-primary convention, but the field is still crowded in terms of surrogates and campaigns. At the top of the heap is Congresswoman Michelle Lujan Grisham. The Congresswoman has been a mainstay in New Mexico politics for decades and has worked at every level of government. She served three different governors as the director of New Mexico’s Agency on Aging before being nominated by Governor Bill Richardson to serve as Secretary of the Department of Health. She later served as a County Commissioner in Bernalillo County, ran for (but lost) Congress against now-Senator Martin Heinrich in 2008, but successfully won the spot when Heinrich ran for the Senate in 2012.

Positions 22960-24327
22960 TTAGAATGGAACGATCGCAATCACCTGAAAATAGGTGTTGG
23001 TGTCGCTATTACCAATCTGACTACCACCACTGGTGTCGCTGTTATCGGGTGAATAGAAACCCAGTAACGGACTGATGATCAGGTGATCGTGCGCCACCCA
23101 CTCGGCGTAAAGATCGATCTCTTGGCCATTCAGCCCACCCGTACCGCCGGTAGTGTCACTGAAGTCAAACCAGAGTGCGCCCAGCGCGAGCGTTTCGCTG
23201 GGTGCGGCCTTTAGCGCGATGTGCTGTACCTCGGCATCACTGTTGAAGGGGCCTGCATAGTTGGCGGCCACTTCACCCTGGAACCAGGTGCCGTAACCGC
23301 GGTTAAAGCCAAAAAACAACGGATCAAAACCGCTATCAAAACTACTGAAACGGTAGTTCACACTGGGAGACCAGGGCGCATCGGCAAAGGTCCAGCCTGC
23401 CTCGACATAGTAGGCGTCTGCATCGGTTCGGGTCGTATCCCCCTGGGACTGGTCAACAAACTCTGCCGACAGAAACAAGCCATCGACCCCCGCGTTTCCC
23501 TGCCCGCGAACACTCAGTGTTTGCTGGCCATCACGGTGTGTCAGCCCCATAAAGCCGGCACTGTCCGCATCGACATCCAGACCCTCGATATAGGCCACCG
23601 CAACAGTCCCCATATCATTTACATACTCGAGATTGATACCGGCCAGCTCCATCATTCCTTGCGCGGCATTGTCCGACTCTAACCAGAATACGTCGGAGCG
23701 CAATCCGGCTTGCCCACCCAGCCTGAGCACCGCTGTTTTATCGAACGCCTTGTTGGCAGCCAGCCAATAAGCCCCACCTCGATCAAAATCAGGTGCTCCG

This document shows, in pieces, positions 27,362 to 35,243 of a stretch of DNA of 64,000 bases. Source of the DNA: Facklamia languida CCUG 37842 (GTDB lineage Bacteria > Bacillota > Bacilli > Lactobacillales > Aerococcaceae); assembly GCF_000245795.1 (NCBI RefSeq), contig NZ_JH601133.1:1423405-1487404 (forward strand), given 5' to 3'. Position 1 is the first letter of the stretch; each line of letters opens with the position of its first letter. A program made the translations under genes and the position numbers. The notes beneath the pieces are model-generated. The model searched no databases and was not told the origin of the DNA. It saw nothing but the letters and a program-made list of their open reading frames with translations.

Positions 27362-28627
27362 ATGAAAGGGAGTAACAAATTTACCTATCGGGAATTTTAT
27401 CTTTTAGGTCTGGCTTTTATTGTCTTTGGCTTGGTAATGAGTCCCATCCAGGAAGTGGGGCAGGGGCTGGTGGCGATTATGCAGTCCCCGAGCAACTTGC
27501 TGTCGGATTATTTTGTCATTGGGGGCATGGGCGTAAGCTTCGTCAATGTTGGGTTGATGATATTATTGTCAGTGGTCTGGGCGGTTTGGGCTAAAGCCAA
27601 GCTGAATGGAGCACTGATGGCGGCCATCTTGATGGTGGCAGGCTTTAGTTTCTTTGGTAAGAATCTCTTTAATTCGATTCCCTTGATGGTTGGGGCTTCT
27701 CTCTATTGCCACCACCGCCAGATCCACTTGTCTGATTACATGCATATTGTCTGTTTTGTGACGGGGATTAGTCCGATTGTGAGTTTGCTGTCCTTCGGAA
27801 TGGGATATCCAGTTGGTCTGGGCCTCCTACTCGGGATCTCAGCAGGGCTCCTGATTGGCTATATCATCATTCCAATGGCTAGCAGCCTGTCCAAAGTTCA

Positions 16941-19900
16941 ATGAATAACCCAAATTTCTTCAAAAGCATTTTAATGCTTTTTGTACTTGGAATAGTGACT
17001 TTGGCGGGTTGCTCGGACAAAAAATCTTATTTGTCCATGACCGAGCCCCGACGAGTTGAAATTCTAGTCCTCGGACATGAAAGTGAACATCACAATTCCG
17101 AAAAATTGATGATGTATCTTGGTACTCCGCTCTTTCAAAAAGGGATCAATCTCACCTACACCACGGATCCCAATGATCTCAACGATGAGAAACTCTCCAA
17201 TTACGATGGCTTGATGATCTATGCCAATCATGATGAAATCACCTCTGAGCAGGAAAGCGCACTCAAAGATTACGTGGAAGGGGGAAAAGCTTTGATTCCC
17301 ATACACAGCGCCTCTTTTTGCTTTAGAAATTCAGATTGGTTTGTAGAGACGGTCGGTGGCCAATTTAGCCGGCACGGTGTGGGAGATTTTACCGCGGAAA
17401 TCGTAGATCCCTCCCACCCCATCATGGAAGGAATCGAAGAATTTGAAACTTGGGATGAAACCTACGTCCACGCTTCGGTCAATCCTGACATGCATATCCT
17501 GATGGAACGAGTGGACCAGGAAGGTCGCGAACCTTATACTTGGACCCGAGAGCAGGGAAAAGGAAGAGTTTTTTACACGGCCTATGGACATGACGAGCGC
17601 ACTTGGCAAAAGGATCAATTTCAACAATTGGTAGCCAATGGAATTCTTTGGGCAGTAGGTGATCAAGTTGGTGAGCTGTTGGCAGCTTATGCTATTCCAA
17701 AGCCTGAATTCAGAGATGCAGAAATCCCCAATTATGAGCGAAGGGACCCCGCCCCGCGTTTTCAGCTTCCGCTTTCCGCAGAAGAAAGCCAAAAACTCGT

In Congress, she’s been the chair of the Hispanic Caucus since 2016 and in the first year of the Trump administration has made some very public moves to have her voice heard including sneaking into the White House when not invited to a meeting discussing immigration issues. She also has served on numerous committees including the Committee on Agriculture where she’s been the ranking member on the House Agriculture Subcommittee on Biotechnology, Horticulture, and Research. She also served on the Budget Committee and the Congressional Caucus for Women’s Issues.
Lujan Grisham has been touted as the likely front-runner for the Governor’s seat in statewide polling and garnered nearly 70 percent of the vote from her fellow Democrats at their convention. In a story this week, discrepancies in language about her being “nearly tied” with Congressman Pearce in polling were examined by the New Mexico Political Report and found to be more about fundraising narratives than numerical truth.